Famed Journalist 'Ludu' Sein Win Dies
By Saw Yan Naing 18 June 2012
“Ludu” Sein Win, an outspoken Burmese journalist, passed away at Shwegondaing Hospital in Rangoon on Sunday after a long fight with lung disease. He was 71.
Widely respected in the world of media both inside and outside Burma, Sein Win was known for his outspoken comments and biting criticism of the military junta led by retired general Than Shwe. Until his final days, he continued to write critical commentaries expressing skepticism of the new Thein Sein-led government.
Born on Aug. 13, 1940, in Mandalay, Sein Win was educated at Lafon Memorial High School and Mandalay University, before heading south to study at Rangoon University. He was always deeply interested in journalism and in 1964 landed a position as a reporter for Ludu Newspaper.
In 1967, he was arrested and sentenced to 13 years in prison when Ludu was shut down by the central government. He was released in 1976, but was again apprehended and jailed in Insein Prison for four years.
Soon after his release in 1980, he suffered a stroke which left one-half of his body paralyzed. Despite his ill-health, Sein Win—or “Ludu” Sein Win as he was now known due to his prominent role within the banned newspaper and the pen name he adopted—remained dedicated to journalism and wrote many memorable articles which were continually published in Rangoon-based journals and magazines until shortly before he died.
Sein Win published more than 20 books, including translations, many of which were about journalism. He also organized English language training courses for youths in Rangoon.
The patron of the Myanmar Journalists Association Organizing Committee, Maung Wuntha, another veteran of the Rangoon media circle, said on Monday that a great many people were mourning the death of Ludu Sein Win, saying he was one of the best known journalists in Burma, and was widely respected and loved by many, especially young people.
“He never hesitated to criticize or make comment,” said Maung Wuntha. “With his straight-forward words, he was not only brave in criticizing the government, but also opposition groups when he found their weaknesses.”
Ludu Sein Win also criticized Burma’s main opposition party, the National League for Democracy, for its aging leadership and inactive role in the political process.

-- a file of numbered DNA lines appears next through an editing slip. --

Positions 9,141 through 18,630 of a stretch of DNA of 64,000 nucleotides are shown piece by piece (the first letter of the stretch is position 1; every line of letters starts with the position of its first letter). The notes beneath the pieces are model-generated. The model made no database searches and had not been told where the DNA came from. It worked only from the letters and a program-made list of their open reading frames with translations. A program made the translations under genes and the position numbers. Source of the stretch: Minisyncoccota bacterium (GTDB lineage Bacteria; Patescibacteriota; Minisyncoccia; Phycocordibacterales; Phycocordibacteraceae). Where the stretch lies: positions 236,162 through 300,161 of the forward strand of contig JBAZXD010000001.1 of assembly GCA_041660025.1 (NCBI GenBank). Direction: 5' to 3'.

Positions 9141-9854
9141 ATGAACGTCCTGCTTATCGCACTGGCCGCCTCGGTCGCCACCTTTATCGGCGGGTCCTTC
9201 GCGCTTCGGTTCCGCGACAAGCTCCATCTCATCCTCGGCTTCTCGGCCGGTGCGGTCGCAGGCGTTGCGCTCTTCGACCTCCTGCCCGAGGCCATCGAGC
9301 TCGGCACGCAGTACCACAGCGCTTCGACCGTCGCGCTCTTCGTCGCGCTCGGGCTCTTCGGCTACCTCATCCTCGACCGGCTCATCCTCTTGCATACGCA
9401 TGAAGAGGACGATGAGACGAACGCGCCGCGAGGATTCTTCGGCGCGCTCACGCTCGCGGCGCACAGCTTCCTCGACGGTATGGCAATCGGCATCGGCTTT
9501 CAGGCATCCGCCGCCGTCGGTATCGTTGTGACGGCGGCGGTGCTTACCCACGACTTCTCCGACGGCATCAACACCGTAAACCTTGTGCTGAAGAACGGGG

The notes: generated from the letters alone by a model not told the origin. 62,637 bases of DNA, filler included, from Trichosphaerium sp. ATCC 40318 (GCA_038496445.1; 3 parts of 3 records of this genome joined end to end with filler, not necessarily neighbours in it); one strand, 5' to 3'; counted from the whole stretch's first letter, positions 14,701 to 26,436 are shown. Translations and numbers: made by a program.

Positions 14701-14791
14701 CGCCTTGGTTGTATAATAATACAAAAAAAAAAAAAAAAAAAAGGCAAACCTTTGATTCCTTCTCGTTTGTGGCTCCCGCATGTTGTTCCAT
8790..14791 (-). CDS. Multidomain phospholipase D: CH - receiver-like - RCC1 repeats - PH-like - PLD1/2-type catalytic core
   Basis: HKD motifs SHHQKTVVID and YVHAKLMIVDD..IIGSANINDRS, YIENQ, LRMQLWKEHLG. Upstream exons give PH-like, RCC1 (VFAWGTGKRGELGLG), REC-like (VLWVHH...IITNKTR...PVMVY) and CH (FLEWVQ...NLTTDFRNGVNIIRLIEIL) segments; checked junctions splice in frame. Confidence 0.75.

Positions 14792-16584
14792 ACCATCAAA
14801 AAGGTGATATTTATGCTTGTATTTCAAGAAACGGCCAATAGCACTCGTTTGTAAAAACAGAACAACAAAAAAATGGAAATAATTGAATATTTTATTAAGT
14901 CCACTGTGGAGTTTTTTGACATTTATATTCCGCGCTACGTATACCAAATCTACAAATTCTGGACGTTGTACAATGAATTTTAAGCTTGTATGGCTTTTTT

He said that Burma needs to have alternative groups to lead the country forward, and pointed to the 88 Generation Students Group as an alternative democratic leadership.
Maung Wuntha, who is currently an editor at Pyithu Khit, a news journal based in Rangoon, said that many youths in Burma respected Ludu Sein Win and followed his books and work with avid interest.
Ludu Sein Win was often capable of writing two or three articles a day, said Maung Wuntha.
In an interview with ASEAN TV on April 5, Sein Win said that he viewed the current process of political reforms as “a game” played by the former military regime which had transformed themselves into a civilian government.
He severely reprimanded the international community for engaging with the new government, criticizing them for dealing with Naypyidaw on a business agenda. The international community, he said, saw Burma as a big market and that they wanted to “go fishing in its troubled waters.”
He opined that the Burmese government had benefited from the international community’s lifting of economic sanctions—it had been awarded the Asean chairmanship for 2014, and it had received much international investment while ordinary Burmese civilians saw none of the benefits.
In 2006, he had an opinion piece titled “Burmese people can’t wait much longer” published in The New York Times, and he was also quoted by The International Herald Tribune over the Myitsone dam issue.
Ludu Sein Win also contributed to exile Burmese media including The Irrawaddy.
On Monday morning, Burma’s state-owned MRTV 4—which rarely mentions anything about persons who are critical of the government—broadcast a brief report about Ludu Sein Win’s death.
On Facebook, Twitter and other social media, hundreds of Burmese paid tribute to him.
Thiha Saw, the chief editor of Rangoon-based Open News, said, “His passing is a great loss for our society at a time when space is finally appearing for press freedom.”